The meeting is open to the public and time for public comment is scheduled for the petition and the Demand for a Hearing. To sign up to speak, contact Jerah Sheets prior to the start of that topic. To submit written comments or sign up prior to the meeting, contact Jerah Sheets at Jerah.Sheets@dnr.iowa.gov or by calling 515-313-8909 or mail to Jerah Sheets at the Iowa DNR, 502 E. Ninth St., Des Moines, IA 50319. Please submit supporting materials by noon on Feb. 18.

Also on the agenda in the afternoon, DNR will present the fiscal year 2018 annual report and budget for the Environmental Management System Program—projects that leverage local funding with grants to improve solid waste stewardship. Commissioners will hear success stories from two of the 13 participants.

Commissioners will also be asked to approve a contract with the city of Clear Lake for a watershed project in Cerro Gordo and Hancock counties.

Finally, revised air quality rules are up for approval, followed by general discussion.

The complete agenda and item briefs are available on the DNR website and summarized below:

  • Petition for Rulemaking  – Numeric Water Quality Standards for Nutrients in Significant Public Recreational Lakes in Iowa
  • Referrals to the Attorney General
  • Demand for Hearing – Story County – Longview Permit
  • Environmental Management System Program Fiscal Year 2018 Annual Report
  • Contract with City of Clear Lake for the CLEAR Watershed Project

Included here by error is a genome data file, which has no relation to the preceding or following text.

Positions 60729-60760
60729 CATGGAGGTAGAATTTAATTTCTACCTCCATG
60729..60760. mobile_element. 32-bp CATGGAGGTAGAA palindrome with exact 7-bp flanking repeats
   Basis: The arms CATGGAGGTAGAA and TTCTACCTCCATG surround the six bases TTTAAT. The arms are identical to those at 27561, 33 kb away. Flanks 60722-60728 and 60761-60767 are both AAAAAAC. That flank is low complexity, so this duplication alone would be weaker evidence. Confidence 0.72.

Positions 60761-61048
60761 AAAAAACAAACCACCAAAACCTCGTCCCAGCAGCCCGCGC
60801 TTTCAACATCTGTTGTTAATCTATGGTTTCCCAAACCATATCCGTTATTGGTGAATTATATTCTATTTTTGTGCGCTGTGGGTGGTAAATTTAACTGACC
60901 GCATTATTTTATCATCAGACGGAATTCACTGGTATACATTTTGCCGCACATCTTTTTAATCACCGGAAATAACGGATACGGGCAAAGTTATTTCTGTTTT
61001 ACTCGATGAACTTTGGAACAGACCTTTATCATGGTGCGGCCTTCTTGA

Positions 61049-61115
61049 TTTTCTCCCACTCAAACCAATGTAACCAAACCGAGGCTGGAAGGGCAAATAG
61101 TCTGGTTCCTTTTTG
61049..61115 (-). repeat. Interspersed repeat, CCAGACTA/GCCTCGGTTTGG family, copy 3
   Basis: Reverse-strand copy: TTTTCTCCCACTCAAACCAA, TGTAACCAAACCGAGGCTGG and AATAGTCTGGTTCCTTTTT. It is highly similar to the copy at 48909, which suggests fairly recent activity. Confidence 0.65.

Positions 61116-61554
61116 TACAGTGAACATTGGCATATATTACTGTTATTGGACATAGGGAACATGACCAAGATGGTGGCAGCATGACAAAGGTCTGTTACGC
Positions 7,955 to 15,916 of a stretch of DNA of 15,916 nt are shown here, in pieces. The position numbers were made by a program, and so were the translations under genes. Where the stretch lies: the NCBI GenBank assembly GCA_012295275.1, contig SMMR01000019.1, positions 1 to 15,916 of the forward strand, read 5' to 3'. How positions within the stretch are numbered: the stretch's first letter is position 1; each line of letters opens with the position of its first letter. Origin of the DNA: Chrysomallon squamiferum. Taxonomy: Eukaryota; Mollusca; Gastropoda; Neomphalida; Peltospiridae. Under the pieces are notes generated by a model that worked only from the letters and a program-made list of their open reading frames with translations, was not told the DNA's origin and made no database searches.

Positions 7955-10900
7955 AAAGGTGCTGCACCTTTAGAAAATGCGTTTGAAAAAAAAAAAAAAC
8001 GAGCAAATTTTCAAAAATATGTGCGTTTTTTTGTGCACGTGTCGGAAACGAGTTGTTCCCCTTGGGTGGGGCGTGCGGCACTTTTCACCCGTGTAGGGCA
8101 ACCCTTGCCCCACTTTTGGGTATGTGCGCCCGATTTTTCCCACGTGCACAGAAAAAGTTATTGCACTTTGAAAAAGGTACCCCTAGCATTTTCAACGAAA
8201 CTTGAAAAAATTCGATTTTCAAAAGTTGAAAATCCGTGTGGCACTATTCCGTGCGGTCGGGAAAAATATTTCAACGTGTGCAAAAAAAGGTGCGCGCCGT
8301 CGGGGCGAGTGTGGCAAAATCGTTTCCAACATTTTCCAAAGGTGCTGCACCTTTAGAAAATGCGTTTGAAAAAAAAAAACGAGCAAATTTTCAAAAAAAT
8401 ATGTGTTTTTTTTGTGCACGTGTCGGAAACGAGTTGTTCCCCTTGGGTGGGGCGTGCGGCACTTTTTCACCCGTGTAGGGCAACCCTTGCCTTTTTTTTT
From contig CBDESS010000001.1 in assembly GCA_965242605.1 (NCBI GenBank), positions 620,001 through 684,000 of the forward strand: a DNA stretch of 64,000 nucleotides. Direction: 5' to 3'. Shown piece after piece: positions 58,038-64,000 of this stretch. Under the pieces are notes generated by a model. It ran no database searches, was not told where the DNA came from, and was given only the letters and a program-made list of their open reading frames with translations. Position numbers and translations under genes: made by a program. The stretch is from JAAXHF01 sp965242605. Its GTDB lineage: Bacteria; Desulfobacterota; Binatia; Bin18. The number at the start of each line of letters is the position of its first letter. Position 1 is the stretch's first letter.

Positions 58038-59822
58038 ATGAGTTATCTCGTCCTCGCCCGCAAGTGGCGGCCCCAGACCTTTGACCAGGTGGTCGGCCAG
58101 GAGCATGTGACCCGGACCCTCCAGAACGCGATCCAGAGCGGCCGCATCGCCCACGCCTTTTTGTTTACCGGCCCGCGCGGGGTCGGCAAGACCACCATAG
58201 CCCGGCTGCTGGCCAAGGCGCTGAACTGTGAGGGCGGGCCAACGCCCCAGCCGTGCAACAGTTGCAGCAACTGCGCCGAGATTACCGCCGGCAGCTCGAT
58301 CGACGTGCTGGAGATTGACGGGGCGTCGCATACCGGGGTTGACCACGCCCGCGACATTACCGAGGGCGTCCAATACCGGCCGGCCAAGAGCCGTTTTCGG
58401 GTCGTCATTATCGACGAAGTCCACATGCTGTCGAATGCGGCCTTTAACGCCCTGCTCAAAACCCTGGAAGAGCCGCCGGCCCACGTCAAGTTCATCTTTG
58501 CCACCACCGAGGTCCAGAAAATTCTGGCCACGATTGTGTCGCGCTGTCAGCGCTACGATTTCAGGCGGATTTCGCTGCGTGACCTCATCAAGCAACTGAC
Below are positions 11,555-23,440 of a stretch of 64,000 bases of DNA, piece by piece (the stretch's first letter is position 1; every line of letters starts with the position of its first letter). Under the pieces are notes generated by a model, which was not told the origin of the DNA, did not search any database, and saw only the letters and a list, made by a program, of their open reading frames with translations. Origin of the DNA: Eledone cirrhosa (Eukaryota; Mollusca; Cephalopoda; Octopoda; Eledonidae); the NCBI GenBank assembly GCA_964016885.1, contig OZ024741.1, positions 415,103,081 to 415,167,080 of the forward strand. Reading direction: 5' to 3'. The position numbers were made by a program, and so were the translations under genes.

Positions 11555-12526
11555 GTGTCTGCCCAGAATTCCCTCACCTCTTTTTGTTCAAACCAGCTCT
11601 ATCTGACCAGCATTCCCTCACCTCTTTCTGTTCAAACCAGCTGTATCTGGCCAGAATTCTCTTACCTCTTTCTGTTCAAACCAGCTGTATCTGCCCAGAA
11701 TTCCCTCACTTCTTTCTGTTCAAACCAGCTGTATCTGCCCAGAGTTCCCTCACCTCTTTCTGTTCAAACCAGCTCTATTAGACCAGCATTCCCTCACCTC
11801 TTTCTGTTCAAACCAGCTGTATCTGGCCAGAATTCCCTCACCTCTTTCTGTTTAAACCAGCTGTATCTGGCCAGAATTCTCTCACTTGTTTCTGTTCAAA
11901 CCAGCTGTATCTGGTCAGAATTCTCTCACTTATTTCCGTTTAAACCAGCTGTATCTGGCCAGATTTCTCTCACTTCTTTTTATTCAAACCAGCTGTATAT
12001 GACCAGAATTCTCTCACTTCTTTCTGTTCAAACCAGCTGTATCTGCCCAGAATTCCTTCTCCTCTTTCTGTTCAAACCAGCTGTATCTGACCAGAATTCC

• Final Rules: Air Quality Regulatory Certainty Rules Part 3 – Chapters 20, 22, 23 and 25

Commissioners include: Ralph Lents, Menlo, chair; Joe Riding, Altoona, vice chair; Rebecca Guinn, Bettendorf, Secretary; Mary Boote, Des Moines; Nancy Couser, Nevada; Lisa Gochenour, Logan; Howard Hill, Cambridge; Harold Hommes, Windsor Heights; and Bob Sinclair, Sigourney. Bruce Trautman is the acting director of the DNR.

Any person attending the public meeting who has special requirements such as those related to mobility or hearing impairments should contact the DNR or ADA Coordinator at 515-725-8200, Relay Iowa TTY Service 800-735-7942, or Webmaster@dnr.iowa.gov, and advise of specific needs.

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News release

Environmental Groups Call on Iowa Department of Natural Resources to Protect Iowa’s Lakes

posted on Friday, December 14, 2018 in Water and Land News

Call to adopt numeric criteria to measure and protect recreational lakes

Des Moines, Iowa — The Iowa Environmental Council (IEC) and Environmental Law & Policy Center (ELPC) are calling on the Iowa Department of Natural Resources (IDNR) to establish numeric nutrient criteria for Iowa’s recreational lakes.

The environmental groups filed a petition with the IDNR in November, making this the second time the two groups have petitioned the IDNR on this issue. The agency’s Environmental Protection Commission will discuss the history of numeric nutrient criteria requests in Iowa and the petition at their upcoming meeting on December 18.

Numeric nutrient criteria, a missing component of the state’s Nutrient Reduction Strategy, would establish benchmarks for the state’s recreational lakes, identifying the threshold amount of nutrient pollution that Iowa lakes can withstand while still supporting safe recreational uses. Establishing numeric nutrient criteria as requested by the petition is necessary to protect Iowa lakes designated for recreational use and is therefore required under the federal Clean Water Act.